Federal Trade Commission v. Directv, Inc. et al

Northern District of California, cand-4:2015-cv-01129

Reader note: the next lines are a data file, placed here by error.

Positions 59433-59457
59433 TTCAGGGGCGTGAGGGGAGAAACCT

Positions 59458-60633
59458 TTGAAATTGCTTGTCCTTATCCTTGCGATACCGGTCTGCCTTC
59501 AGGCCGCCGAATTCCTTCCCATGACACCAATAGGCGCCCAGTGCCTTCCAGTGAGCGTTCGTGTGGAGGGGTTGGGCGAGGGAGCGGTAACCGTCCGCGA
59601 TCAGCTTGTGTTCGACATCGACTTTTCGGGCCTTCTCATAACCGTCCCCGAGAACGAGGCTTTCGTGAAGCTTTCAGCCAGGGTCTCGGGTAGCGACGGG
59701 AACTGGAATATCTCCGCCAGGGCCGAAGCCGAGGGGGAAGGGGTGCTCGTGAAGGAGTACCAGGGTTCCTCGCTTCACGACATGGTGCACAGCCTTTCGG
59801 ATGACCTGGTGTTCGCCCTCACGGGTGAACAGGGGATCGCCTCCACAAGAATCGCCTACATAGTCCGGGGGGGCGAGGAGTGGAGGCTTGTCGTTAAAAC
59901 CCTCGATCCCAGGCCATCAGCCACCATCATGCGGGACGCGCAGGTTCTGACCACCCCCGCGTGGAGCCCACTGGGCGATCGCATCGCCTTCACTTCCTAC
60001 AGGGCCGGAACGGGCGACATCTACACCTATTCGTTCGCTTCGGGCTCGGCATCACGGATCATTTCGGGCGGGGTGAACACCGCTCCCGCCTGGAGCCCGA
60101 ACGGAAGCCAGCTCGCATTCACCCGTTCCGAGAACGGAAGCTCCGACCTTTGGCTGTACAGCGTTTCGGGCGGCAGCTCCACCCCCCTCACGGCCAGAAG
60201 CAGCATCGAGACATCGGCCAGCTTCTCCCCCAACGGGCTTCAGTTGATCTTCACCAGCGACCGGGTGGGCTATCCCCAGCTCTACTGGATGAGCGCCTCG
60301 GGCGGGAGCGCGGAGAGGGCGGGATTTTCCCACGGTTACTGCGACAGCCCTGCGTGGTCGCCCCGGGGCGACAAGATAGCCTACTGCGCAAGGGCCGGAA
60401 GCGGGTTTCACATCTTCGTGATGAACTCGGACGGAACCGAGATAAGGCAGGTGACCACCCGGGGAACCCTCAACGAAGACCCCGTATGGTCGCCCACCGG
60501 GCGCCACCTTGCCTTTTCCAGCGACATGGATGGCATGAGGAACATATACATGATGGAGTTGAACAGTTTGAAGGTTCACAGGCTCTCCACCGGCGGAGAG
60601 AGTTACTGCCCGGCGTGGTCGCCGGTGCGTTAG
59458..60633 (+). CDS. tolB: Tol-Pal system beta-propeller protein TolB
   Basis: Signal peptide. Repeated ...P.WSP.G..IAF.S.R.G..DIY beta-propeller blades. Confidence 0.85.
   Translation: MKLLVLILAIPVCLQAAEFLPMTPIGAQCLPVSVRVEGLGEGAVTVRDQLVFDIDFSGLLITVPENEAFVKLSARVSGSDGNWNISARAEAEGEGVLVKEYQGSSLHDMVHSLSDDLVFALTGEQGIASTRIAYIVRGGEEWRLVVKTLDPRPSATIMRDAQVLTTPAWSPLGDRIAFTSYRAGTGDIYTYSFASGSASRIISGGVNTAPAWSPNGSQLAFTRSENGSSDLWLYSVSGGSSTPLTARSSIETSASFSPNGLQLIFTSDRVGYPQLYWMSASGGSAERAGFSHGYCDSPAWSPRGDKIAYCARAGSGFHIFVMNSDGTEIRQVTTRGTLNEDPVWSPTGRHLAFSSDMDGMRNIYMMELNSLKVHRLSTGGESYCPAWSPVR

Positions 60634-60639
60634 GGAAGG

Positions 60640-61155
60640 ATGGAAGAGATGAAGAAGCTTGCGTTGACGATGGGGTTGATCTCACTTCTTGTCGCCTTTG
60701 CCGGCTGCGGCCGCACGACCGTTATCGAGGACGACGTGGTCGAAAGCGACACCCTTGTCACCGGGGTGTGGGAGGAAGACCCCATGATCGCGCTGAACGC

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0 1 2 3 4 UNITED STATES DISTRICT COURT 5 NORTHERN DISTRICT OF CALIFORNIA 6 FEDERAL TRADE COMMISSION, 7 Case No. 15-cv-01129-HSG Plaintiff, 8 ORDER GRANTING IN PART AND v. DENYING IN PART PLAINTIFF'S 9 MOTION TO STRIKE DEFENDANT'S DIRECTV, INC., et al., AFFIRMATIVE DEFENSES 10 Defendants. Re: Dkt. No. 32 11 12 Pending before the Court is the Federal Trade Commission's ("FTC") motion to strike Northern District of California United States District Court 13 DirecTV, Inc.'s affirmative defenses. For the following reasons, the FTC's motion is GRANTED 14 IN PART AND DENIED IN PART. 15 I. BACKGROUND 16 On March 11, 2015, the FTC filed this lawsuit against DirecTV, alleging four causes of 17 action: (1) failure to disclose or disclose adequately pricing of DirecTV's satellite television 18 subscription service, in violation of 15 U.S.C. § 45(a); (2) failure to disclose adequately premium 19 channel offer terms, in violation of 15 U.S.C. § 45(a); (3) failure to disclose all material terms, in 20 violation of 15 U.S.C. § 57(a); and (4) failure to obtain consumers' express informed consent, in 21 violation of 15 U.S.C. § 57(a). Dkt. No. 1. DirecTV filed an amended answer on May 18, 2015, 22 and the FTC moved to strike six of DirecTV's affirmative defenses on June 1, 2015. Dkt. Nos. 27, 23 32. 24 II. LEGAL STANDARD 25 Federal Rule of Civil Procedure 12(f) authorizes courts to "strike from a pleading an 26 insufficient defense or any redundant, immaterial, impertinent, or scandalous matter." The 27 purpose of a Rule 12(f) motion is to avoid spending time and money litigating spurious issues. 28 See Fantasy, Inc. v. Fogerty, 984 F.2d 1524, 1527 (9th Cir. 1993), rev'd on other grounds, 510 0 1 U.S. 517 (1994). "Because motions to strike a defense as insufficient are disfavored, they will not 2 be granted if the insufficiency of the defense is not clearly apparent." G & G Closed Circuit 3 Events, LLC v. Nguyen, No. 10-cv-00168-LHK, 2010 WL 3749284, at *1 (N.D. Cal. Sept. 23, 4 2010) (internal quotation marks omitted). In ruling on a motion to strike, a "court[ ] may not 5 resolve disputed and substantial factual or legal issues. . . ." Whittlestone, Inc. v. Handi-Craft 6 Co., 618 F.3d 970, 973 (9th Cir. 2010) (internal quotation marks omitted); cf. Colaprico v. Sun 7 Microsystems, Inc., 758 F. Supp. 1335, 1339 (N.D. Cal. 1991) ("[M]otions to strike should not be 8 granted unless it is clear that the matter to be stricken could have no possible bearing on the 9 subject matter of the litigation."). 10 Most courts have held that the standards articulated in Bell Atlantic Corp. v. Twombly, 550 11 U.S. 544 (2007), and Ashcroft v. Iqbal, 556 U.S. 662 (2009), with respect to complaints also apply 12 to affirmative defenses, such that they must state a plausible claim for relief to survive a motion to Northern District of California United States District Court 13 strike. See Otey v. Crowdflower, Inc., No. 12-cv-05524-JST, 2013 WL 5734146, *4 (N.D. Cal. 14 Oct. 22, 2013) ("This Court agrees with the many judges in this district, however, who routinely 15 apply Iqbal's heightened pleading standard to affirmative defenses."); Prime Media Group LLC v. 16 Acer Am. Corp., No. 12-cv-05020-EJD, 2013 WL 621529, *2, n.2 (N.D. Cal. Feb. 19, 2013) 17 ("Although the Ninth Circuit has not yet settled this issue once and for all, it seems a foregone 18 conclusion at this point that the Rule 8 pleading standard. . . should also apply to affirmative 19 defenses."); Barnes & Noble, Inc. v. LSI Corp., 849 F. Supp. 2d 925, 928 (N. D. Cal. 2012) 20 ("Most courts have held that the Ashcroft/Twombly pleading standards apply to affirmative 21 defenses, such that they must state a plausible claim for relief."); Barnes v. AT & T Pension Ben. 22 Plan–Nonbargained Program, 718 F. Supp. 2d 1167, 1171-72 (N.D. Cal. 2010) ("While neither 23 the Ninth Circuit nor any other Circuit Courts of Appeals has ruled on this issue, the vast majority 24 of courts presented with the issue have extended Twombly's heightened pleading standard to 25 affirmative defenses."). Although the Ninth Circuit has not yet addressed this question, the Court 26 finds the reasoning of these decisions persuasive and will apply the Twombly/Iqbal standard when 27 resolving the FTC's motion. 28 2 0 III. ANALYSIS 1 The FTC moves to strike six affirmative defenses asserted in the Amended Answer: laches, 2 estoppel, waiver, claim preclusion, issue preclusion, and previous nationwide settlement. In 3 support of each of these affirmative defenses, DirecTV's Amended Answer recites the same 4 paragraph of factual allegations: 5 [I]n December 2010 and effective January 2011, after a lengthy 6 investigation and negotiation with a multi-state group of attorneys general, DIRECTV entered into a nationwide agreement with 50 7 states (and the District of Columbia), resulting in 51 substantially similar judgments and consent orders. The issues addressed by the 8 investigation and in the orders cover the same conduct at issue in this lawsuit: introductory discount price offers for satellite TV 9 program packages, the requirement of a two year commitment to obtain the introductory pricing, how long the promotional price 10 remains in effect, the disclosure of the regular price, the possible imposition of early cancellation fees, and roll to pay premium 11 channel offers. The FTC was invited to participate in the negotiation and resolution of those issues before the settlement was 12 finalized but declined. There has never been an enforcement Northern District of California United States District Court proceeding brought against DIRECTV by any state or the District of 13 Columbia based on the multi-state agreement, and DIRECTV has relied, in part, on the requirements of that agreement in designing its 14 advertising disclosures. The FTC has been aware of the multi-state agreement and DIRECTV's advertising since late 2010 and did not 15 take any formal action against the company on the issues implicated by the multi-state agreement until 2015. Regardless of the 16 nationwide settlement agreement, it would be inequitable for Plaintiff to seek injunctive, monetary, or other equitable relief 17 extending back for almost a decade based on at least the foregoing. 18 Dkt. No. 27 at 8-13. The FTC argues that these facts, even if true, do not plausibly support any of 19 the six affirmative defenses challenged by its motion. See Dkt. No. 32 at 4. The Court will 20 address each in turn. 21 A. Laches 22 "Laches is an equitable defense that prevents a plaintiff, who 'with full knowledge of the 23 facts, acquiesces in a transaction and sleeps upon his rights.'" Evergreen Safety Council v. RSA 24 Network Inc., 697 F.3d 1221, 1226 (9th Cir. 2012) (citation omitted). "To prove laches, the 25 'defendant must prove both an unreasonable delay by the plaintiff and prejudice to itself.'" Id. 26 (citation omitted). 27 As an initial matter, the FTC does not seriously dispute that the factual allegations pled in 28 the Amended Answer at least facially support a finding of laches under this standard. DirecTV 3 0 1 asserts that (1) the FTC delayed its suit for four years after it was invited to participate in a 2 resolution of the very same practices challenged in this case, which (2) prejudiced DirecTV 3 because it designed its subsequent advertising disclosures in reliance on the settlement agreements 4 reached with the attorneys general of all fifty states and the District of Columbia. Dkt. No. 36 at 5 9. Whether the FTC's conduct was sufficiently dilatory and DirecTV's prejudice sufficiently 6 severe to warrant laches are factual questions inappropriate for determination on a motion to 7 strike. 8 Instead, the FTC argues that DirecTV's laches defense must be stricken because "[l]aches 9 is not available as an affirmative defense against the government in a suit by its agency to 'enforce 10 a public right or protect a public interest.'" Dkt. No. 32 at 4 (citing United States v. Ruby Co., 588 11 F.2d 697, 705 n.10 (9th Cir. 1978)). Ruby is not so clear. As DirecTV correctly notes, the 12 sentence following the passage in Ruby cited by the FTC observes that "[i]t may be that this rule is Northern District of California United States District Court 13 subject to evolution as was the traditional rule that equitable estoppel would not lie against the 14 government." Ruby, 588 F.2d at 705 n.10. However, that same footnote also states that were 15 laches to apply to the government in enforcing a public right, a showing of affirmative misconduct 16 also would likely be required. Id. 17 While neither party cites authority interpreting the Ruby footnote, at least one district court 18 has rejected the FTC's argument that Ruby forecloses a laches defense against the FTC. See FTC 19 v. Hang-Ups Art Enterprises, Inc., No. CV 95-cv-0027-RMT-JGX, 1995 WL 914179, at *4 (C.D. 20 Cal. Sept. 27, 1995) (rejecting the argument that Ruby precludes a laches defense against the FTC 21 and denying motion to strike that affirmative defense). In denying the FTC's motion to strike 22 defendant's laches defense, Hang-Ups cited Ruby for the principle that "laches may be a defense 23 against the government if 'affirmative misconduct' by the government is shown," and found that 24 "[t]he facts of the case should decide whether there has been affirmative misconduct by the 25 government such that laches might apply." Id. 26 The Court agrees with the reasoning of Hang-Ups. While, under Ruby, DirecTV very 27 likely will have to prove affirmative misconduct to prevail on its laches defense, the defense as 28 pled provides the FTC sufficient notice of DirecTV's theory, and alleges specific facts that 4 0 1 plausibly could support such a finding. See Simmons v. Navajo Cty., Ariz., 609 F.3d 1011, 1023 2 (9th Cir. 2010) ("The key to determining the sufficiency of pleading an affirmative defense is 3 whether it gives plaintiff fair notice of the defense."); Sec. People, Inc. v. Classic Woodworking, 4 LLC, No. C-04-3133 MMC, 2005 WL 645592, at *2 (N.D. Cal. Mar. 4, 2005). At the pleading 5 stage, no more is required, and the Court accordingly denies the FTC's motion to strike DirecTV's 6 laches affirmative defense.1 7 B. Estoppel 8 The Ninth Circuit has "outlined the ordinary elements of estoppel as: (1) The party to be 9 estopped must know the facts; (2) He must intend that his conduct shall be acted on or must so act 10 that the party asserting the estoppel has a right to believe it is so intended; (3) The latter must be 11 ignorant of the true facts; and (4) He must rely on the former's conduct to his injury." Ruby, 588 12 F.2d at 703 (citing United States v. Wharton, 514 F.2d 406, 412 (9th Cir. 1975)). The FTC Northern District of California United States District Court 13 concedes that estoppel is available against the government, Dkt. No. 32 at 5, with the caveat that 14 additional requirements apply: (1) affirmative misconduct going beyond mere negligence; and (2) 15 the wrongful conduct threatened to work a serious injustice and that the public's interest will not 16 suffer undue damage. See Watkins v. U.S. Army, 875 F.2d 699, 706-07 (9th Cir. 1989). 17 For the same reasons discussed with regard to the laches defense, the Court finds that 18 DirecTV has sufficiently pled its estoppel defense. The ultimate question of whether DirecTV can 19 prove the elements of estoppel is not the issue at this stage. The FTC has notice of DirecTV's 20 legal theory, and the answer adequately pleads facts which plausibly could support a finding in 21 DirecTV's favor. The FTC's motion to strike the estoppel affirmative defense is denied. 22 23 24 25 1 The FTC also cites FTC v. Bronson Partners LLC, No. 3:04CV1866 (SRU), 2006 WL 197357, 26 at *1 (D. Conn. Jan. 25, 2006), in support of its position. The Court agrees with the FTC that the Ninth Circuit's rules do not bar a party from citing an unpublished district court order. But the 27 Court finds that the rule cited approvingly by Bronson Partners -- namely, that "[t]he settled precedent in [the Second C]ircuit holds that laches is not an available defense in an SEC 28 enforcement action seeking injunctive relief" (citation omitted) -- is meaningfully different than the controlling Ninth Circuit rule discussed in Ruby. 5 0 C. Waiver 1 Waiver is the intentional relinquishment of a known right. Alocozy v. U.S. Citizenship & 2 Immigration Servs., 704 F.3d 795, 797 (9th Cir. 2012). The FTC moves to strike DirecTV's 3 waiver defense on two grounds: (1) that it cannot waive an act of Congress; and (2) that the facts 4 alleged in the Amended Answer do not plausibly support that defense. Dkt. No. 32 at 6. 5 The Court disagrees with the FTC that this case involves the waiver of an act of Congress. 6 Even assuming that DirecTV could prevail on its waiver defense, the success of that affirmative 7 defense would not undermine any statutory obligation placed on the FTC. The FTC was not 8 statutorily required to bring this lawsuit against DirecTV—it, like virtually all federal agencies, is 9 vested with discretion to bring suit to enforce its statutory mandate. 10 Whether DirecTV has alleged sufficient facts to plausibly assert waiver, however, is a 11 different question. DirecTV concedes that in order to prevail on its waiver defense, it must show 12 Northern District of California that any waiver was "unmistakable." Dkt. No. 36 at 12 (citing United States v. Philip Morris, Inc., United States District Court 13 300 F. Supp. 2d 61, 66 (D.C. Cir. 2004)); see also Dkt. 48 (transcript of August 14, 2015 motions 14 hearing) at 14:21-23. In line with the foregoing analysis of the other affirmative defenses, and 15 given the parties' agreement that a waiver defense can lie against the government under certain 16 circumstances, the Court finds this affirmative defense adequately pled. DirecTV may or may not 17 be able to meet the high burden for this defense at trial (or on summary judgment), but that is not 18 the inquiry before the Court at the pleading stage. The FTC's motion to strike this defense is 19 denied. 20 D. Claim Preclusion 21 "Claim preclusion, or res judicata, bars 'successive litigation of the very same claim' 22 following a final adjudication on the merits involving the same parties or their privies." Amadeo 23 v. Principal Mut. Life Ins. Co., 290 F.3d 1152, 1159 (9th Cir. 2002) (quoting New Hampshire v. 24 Maine, 532 U.S. 742, 748 (2001)). In general, "state and federal governments are separate parties 25 for res judicata purposes, so that litigation by one does not bind another." 18A Charles Alan 26 Wright, Arthur R. Miller & Edward H. Cooper, Federal Practice & Procedure § 4458 (2d ed.). 27 However, "[p]reclusion may flow from a state party to the United States. . . if the relationships 28 6 0 1 established by a special statutory scheme warrant the conclusion—likely to be expressed in terms 2 of 'privity'—that preclusion is appropriate." Id. (citing United States v. ITT Rayonier, Inc., 627 3 F.2d 996, 1002 (9th Cir. 1980)). 4 DirecTV argues that it may assert claim preclusion in this case because all 50 state 5 attorneys general (and the District of Columbia) have already sued and obtained relief under the 6 state analogues of the federal statute on which the FTC bases its causes of action. See Dkt. No. 36 7 at 14-15. According to DirecTV, the FTC was "adequately represented" by those state 8 governments when they litigated and ultimately settled their virtually identical state-law claims 9 arising from the same alleged misconduct at issue in this case. Id. (citing Taylor v. Sturgell, 553 10 U.S. 880, 881 (2008) ("'[I]n certain limited circumstances,' a nonparty may be bound by a 11 judgment because she was 'adequately represented by someone with the same interests who [wa]s 12 a party' to the suit.") (citation omitted)). Northern District of California United States District Court 13 DirecTV fundamentally misconstrues the "adequately represented" exception articulated 14 by the Supreme Court in Taylor. In Taylor, the Supreme Court expressly cabined that exception 15 to a particular kind of representative suits: "[r]epresentative suits with preclusive effect on 16 nonparties include properly conducted class actions and suits brought by trustees, guardians, and 17 other fiduciaries." Taylor, 553 U.S. at 894 (citations omitted). Accordingly, "[a] party's 18 representation of a nonparty is 'adequate' for preclusion purposes only if, at a minimum: (1) The 19 interests of the nonparty and her representative are aligned; and (2) either the party understood 20 herself to be acting in a representative capacity or the original court took care to protect the 21 interests of the nonparty." Id. at 900 (citation omitted). While DirecTV appears to argue that the 22 interests of the state and District of Columbia attorneys general were aligned, the facts alleged in 23 the affirmative defense give no indication that those attorneys general understood themselves to be 24 acting in a representative capacity for the federal government or that the original court took care to 25 protect the interests of the federal government. Put another way, DirecTV does not allege facts 26 sufficient to plausibly state an affirmative defense of claim preclusion under Twombly, given the 27 legal standards discussed above. 28 For these reasons, the FTC's motion to strike the claim preclusion affirmative defense is 7 0 1 granted, with DirecTV granted leave to amend if it can do so consistent with the requirements of 2 Rule 11. 3 E. Issue Preclusion 4 Issue preclusion, also known as collateral estoppel, "attaches only '[w]hen an issue of fact 5 or law is actually litigated and determined by a valid and final judgment, and the determination is 6 essential to the judgment.'" Amadeo, 290 F.3d at 1159 (alterations in original) (quoting Arizona v. 7 California, 530 U.S. 392, 414 (2000)). "A voluntary dismissal of a claim prior to any adjudication 8 and without any stipulated findings of fact does not actually litigate any issue." Id.; see also 9 Arizona, 530 U.S. at 414 (consent judgments "ordinarily occasion no issue preclusion. . . unless it 10 is clear. . . that the parties intend their agreement to have such an effect"). 11 The FTC moves to strike DirecTV's issue preclusion defense on the ground that the 12 consented-to multistate judgments did not contemplate such preclusive effect. Dkt. No. 32 at 9 Northern District of California United States District Court 13 (citing multistate judgment, which states that it was entered "without trial or adjudication of any 14 issue of law or fact."). DirecTV responds that whether the multistate judgments were intended to 15 have a preclusive effect depends on the intent of the parties and is thus necessarily a question of 16 fact that cannot be resolved on a motion to strike. Dkt. No. 36 at 15-16. 17 The Court agrees with the FTC. In general, consent agreements like the multistate 18 judgments entered into by DirecTV do not occasion issue preclusion unless it is clear that the 19 parties intended their agreement to have that effect. See Arizona, 530 U.S. at 414. Here, DirecTV 20 has asserted that judgments exist, but has pled no facts to suggest that the parties intended the 21 agreements to be preclusive. At base, DirecTV appears to misconstrue the relevant burden. 22 Contrary to DirecTV's argument, the Court need not "find that the multistate judgments were 23 entered before any of the issues were 'actually litigated'" in order to strike its issue preclusion 24 defense. Dkt. No. 36 at 16. To withstand a motion to strike an affirmative defense, DirecTV, not 25 the FTC, must plead facts sufficient "to raise a right to relief above the speculative level" such that 26 the claim "is plausible on its face." Twombly, 550 U.S. at 556-57. Accordingly, that the "record 27 presented here" does not permit the Court to determine whether a plausible defense of issue 28 preclusion exists inures to FTC's benefit, not DirecTV's. 8 0 1 Accordingly, FTC's motion to strike the issue preclusion affirmative defense is also 2 granted, with DirecTV granted leave to amend if it can do so consistent with the requirements of 3 Rule 11. 4 F. Previous Nationwide Settlement 5 DirecTV's ninth affirmative defense is titled "Previous Nationwide Settlement 6 Agreement." Dkt. No. 27 at 12. The affirmative defense does not reference a legal theory under 7 which a "previous nationwide settlement agreement" would serve as a defense to liability in this 8 action. Id. at 12-13. DirecTV attempts to remedy this deficiency in its opposition by clarifying 9 that the defense is based on at least Section 706(1) of the Administrative Procedures Act (although 10 DirecTV's opposition leaves open the possibility that other bases could exist). Dkt. No. 36 at 17. 11 But DirecTV may not supplement its Amended Answer through its opposition. Cf. Hal Roach 12 Studios, Inc. v. Richard Feiner & Co., 896 F.2d 1542, 1555 n. 19 (9th Cir. 1989) (a court deciding Northern District of California United States District Court 13 a motion to dismiss "may not consider any material beyond the pleadings"). To the extent that 14 DirecTV's ninth affirmative defense is based on the Administrative Procedures Act, DirecTV was 15 obligated to identify the applicable statutory provision and plead sufficient facts—such as the 16 agency decision to be reviewed and why that decision may be challenged in district court—to 17 demonstrate that such a defense is plausible. The ninth affirmative defense falls well short of that 18 standard, and is stricken with leave to amend to the extent DirecTV can do so consistent with its 19 Rule 11 obligations. 20 // 21 // 22 // 23 // 24 25 // 26 // 27 // 28 // 9 0 IV. CONCLUSION 1 The FTC's motion to strike DirecTV's affirmative defenses is GRANTED IN PART 2 AND DENIED IN PART. DirecTV must file its amended answer on or before January 18, 2016. 3 If DirecTV cannot now, consistent with its Rule 11 obligations, amend the stricken affirmative 4 defenses to remedy the defects identified by the Court, it may seek leave to amend later if it 5 subsequently discovers a sufficient factual basis. 6 IT IS SO ORDERED. 7 Dated: 12/21/2015 8 ______________________________________ 9 HAYWOOD S. GILLIAM, JR. United States District Judge 10 11 12 Northern District of California United States District Court 13 14 15 16 17 18 19 20 21 22 23 24 25 26 27 28 10